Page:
After Susan It was time for the second of our newcomers to take her place and be the latest poet to add her name to the tapestry which makes up the history of our event and trust me Natasha Newman didn’t disappoint. As she led us to the bar break Natasha preformed a set of  four poems of truly excellent quality.She started her set with Summer Executions in which she  gave us her thoughts on what was for her and many others myself included was  a very disappointing election result. This was followed by Whole, before moving on to  the brilliantly titled Destination Unknown. This is a place that this poet and many others have visited a  lot more than they will ever care to admit but it also sums up where the future will take us as nobody knows what tomorrow will bring. For her final poem of what was a top class debut set , Natasha read Ignited Rhymes.  This was a great way to conclude the  set and indeed the first half of the show as Natasha’s rhymes have certainly ignited the spoken word scene since this quiet softly spoken poet made her debut on it earlier  this year at Extra Second. Make no mistake this performance marks the  arrival of a major new talent and when I’m proved right then remember where you heard it first. 

After the break it was time for our featured writer and on this occasion it was Jim Ewing who entertained the gathering with a set which showcased his versatility at its best.  In 20 minutes Jim got through more subjects than mastermind as he took us on a journey through his work.

 Jim started his set with Trumped Up , a political haiku on American president Donald Trump . He then moved on to a poem l entitled For Her in which he described the lack of compassion shown by a mourner at the death of an addict . In his next poem To A Mother Jim illustrates the full horrors of the Orlando massacre and   his grief such  senseless slaughter

For his next poem Jim journeyed much further back in time and read Martyrs a poem on the political climate 100 years ago at  a time when the world was experiencing both wars and revolutions and the social and political upheavel that resulted from them.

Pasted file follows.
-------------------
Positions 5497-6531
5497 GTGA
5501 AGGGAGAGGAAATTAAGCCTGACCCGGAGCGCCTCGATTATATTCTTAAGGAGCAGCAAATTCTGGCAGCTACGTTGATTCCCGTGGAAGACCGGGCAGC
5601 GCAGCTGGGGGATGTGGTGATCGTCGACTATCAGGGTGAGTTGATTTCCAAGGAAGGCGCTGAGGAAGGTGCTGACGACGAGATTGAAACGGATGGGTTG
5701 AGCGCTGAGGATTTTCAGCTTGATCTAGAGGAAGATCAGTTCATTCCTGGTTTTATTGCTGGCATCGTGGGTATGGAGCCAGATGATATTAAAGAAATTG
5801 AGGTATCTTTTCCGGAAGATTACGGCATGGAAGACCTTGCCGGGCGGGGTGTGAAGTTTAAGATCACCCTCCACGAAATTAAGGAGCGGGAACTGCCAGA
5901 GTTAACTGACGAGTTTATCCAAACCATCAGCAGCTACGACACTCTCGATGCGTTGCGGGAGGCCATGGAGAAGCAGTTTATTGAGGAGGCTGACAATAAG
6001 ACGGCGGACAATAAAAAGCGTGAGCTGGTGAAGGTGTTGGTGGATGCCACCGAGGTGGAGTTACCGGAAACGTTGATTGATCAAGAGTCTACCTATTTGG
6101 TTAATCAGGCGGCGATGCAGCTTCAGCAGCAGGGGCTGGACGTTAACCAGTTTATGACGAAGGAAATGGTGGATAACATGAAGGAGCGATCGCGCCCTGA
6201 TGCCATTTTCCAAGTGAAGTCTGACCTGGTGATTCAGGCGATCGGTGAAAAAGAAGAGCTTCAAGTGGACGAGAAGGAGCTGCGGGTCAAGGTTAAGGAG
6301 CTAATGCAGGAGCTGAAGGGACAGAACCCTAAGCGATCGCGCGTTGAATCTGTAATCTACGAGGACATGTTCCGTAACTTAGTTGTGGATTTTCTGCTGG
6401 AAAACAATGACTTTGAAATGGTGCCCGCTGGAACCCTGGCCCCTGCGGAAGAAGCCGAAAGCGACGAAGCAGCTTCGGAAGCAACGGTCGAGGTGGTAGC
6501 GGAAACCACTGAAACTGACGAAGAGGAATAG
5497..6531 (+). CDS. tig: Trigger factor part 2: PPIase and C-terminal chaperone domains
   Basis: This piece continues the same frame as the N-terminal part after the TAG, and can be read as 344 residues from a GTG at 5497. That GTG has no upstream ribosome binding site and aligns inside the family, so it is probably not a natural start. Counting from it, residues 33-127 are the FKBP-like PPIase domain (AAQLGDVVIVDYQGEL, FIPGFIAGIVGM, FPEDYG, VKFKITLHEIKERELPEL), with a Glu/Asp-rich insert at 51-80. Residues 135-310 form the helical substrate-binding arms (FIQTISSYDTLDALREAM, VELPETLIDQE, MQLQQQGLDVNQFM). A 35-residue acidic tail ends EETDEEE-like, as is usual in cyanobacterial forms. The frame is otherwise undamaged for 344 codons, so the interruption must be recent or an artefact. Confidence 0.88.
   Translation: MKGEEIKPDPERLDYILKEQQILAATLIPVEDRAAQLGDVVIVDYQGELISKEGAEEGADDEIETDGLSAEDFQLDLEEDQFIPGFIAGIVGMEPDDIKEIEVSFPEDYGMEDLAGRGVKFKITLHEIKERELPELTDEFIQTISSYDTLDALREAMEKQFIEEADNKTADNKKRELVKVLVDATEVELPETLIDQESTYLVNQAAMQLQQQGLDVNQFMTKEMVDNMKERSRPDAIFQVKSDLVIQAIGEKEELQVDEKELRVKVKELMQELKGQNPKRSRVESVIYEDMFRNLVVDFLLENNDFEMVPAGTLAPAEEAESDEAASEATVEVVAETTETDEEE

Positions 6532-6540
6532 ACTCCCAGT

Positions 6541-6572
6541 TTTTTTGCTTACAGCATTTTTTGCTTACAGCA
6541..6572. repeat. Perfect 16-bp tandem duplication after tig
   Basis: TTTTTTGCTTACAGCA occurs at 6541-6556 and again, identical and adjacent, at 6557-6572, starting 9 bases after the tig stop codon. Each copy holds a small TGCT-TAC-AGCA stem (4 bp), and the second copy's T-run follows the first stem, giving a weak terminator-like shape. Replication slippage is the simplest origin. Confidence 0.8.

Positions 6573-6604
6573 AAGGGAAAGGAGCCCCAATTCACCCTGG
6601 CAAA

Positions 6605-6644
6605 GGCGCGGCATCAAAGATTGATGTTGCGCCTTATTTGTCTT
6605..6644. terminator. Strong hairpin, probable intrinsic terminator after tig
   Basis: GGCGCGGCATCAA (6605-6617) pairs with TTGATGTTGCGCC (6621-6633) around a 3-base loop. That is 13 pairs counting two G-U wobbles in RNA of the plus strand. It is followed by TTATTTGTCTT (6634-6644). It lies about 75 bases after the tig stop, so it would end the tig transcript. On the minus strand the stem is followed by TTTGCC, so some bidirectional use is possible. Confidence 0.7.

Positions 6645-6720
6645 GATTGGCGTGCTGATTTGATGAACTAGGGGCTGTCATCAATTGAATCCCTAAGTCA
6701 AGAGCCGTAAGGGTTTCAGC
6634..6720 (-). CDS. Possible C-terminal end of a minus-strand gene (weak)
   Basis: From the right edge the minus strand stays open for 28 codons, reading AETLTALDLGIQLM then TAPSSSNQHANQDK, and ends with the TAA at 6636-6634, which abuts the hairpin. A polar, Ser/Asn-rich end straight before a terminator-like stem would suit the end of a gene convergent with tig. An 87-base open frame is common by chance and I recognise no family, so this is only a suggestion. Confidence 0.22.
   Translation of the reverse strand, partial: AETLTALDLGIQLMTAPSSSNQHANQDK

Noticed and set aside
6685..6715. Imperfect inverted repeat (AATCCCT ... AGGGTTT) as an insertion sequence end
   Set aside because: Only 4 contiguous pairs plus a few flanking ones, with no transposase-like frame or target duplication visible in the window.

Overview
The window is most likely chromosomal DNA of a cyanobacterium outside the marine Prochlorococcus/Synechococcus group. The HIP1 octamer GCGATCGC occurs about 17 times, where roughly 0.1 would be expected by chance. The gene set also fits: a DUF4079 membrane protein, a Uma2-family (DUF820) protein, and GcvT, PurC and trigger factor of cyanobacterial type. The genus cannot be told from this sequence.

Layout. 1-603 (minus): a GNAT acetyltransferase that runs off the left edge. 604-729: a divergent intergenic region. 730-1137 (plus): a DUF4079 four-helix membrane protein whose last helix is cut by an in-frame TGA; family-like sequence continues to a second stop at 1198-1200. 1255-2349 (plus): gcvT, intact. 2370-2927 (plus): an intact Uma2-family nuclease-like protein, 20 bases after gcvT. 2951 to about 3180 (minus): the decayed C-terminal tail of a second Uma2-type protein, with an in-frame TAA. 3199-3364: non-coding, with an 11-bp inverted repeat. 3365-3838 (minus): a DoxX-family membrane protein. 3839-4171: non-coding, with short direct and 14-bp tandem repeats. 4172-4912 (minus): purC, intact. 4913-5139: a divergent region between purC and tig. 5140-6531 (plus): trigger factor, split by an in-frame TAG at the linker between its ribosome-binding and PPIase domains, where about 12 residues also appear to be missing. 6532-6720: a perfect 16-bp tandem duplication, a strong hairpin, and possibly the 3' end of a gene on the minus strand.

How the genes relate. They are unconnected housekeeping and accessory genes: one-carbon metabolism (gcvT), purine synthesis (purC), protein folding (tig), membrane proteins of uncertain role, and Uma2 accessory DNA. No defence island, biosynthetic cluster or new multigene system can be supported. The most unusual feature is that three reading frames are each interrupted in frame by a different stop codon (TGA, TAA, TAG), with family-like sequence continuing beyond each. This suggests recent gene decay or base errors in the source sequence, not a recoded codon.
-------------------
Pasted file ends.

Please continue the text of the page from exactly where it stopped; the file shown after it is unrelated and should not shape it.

After this it was time for a change of direction as our featured writer showed his humorous side with the ghostly ghoulish goings on the world of The Man With The Iron Teeth. This was followed by  a trip to the past with Self Portrait 1900 before Carp Diem brought us back to the presen. Well it is the Latin for Seize The Day. 

In his next poem Bromance Jim took a light at the bonds of male friendship. This I have to say of one my favourite poems by any poet on this topic and is possibly only eclipsed by Robin Cairns Homeland Songs as my all time favourite on it.  

From this Jim moved on to Neil’s Prayer before reading  his Dusty Springfield poem Definitely  He followed this with Retrospective before concluding his set with Men At Lunch. 

As regular readers will know the featured writer is usually followed by the featured musician. However as Charly couldn’t make it due to other commitments  there was no featured musician at least not officially I was able to make an intelligent adaptation to the programme and let Pete Faulkner take the stage. This was a very good move as Pete is highly entertaining as well as being a consummate performer 

As was the case in June when he was featured writer, Pete read an extract from his novel. In this chapter the school is visited by a group French students as part of a foreign exchange and  Christopher is mortified by both students and staff alike particularly by the head of department who is doing the stereotypical Scot routine to perfection. 

As Pete returned to his seat it was time for Andy Fleming to be the featured musician for the night . As regular attenders will know Andy has more than one than string to his bow, and when he takes the  stage, you never quite know what happen you only know you’ll enjoy it when it does.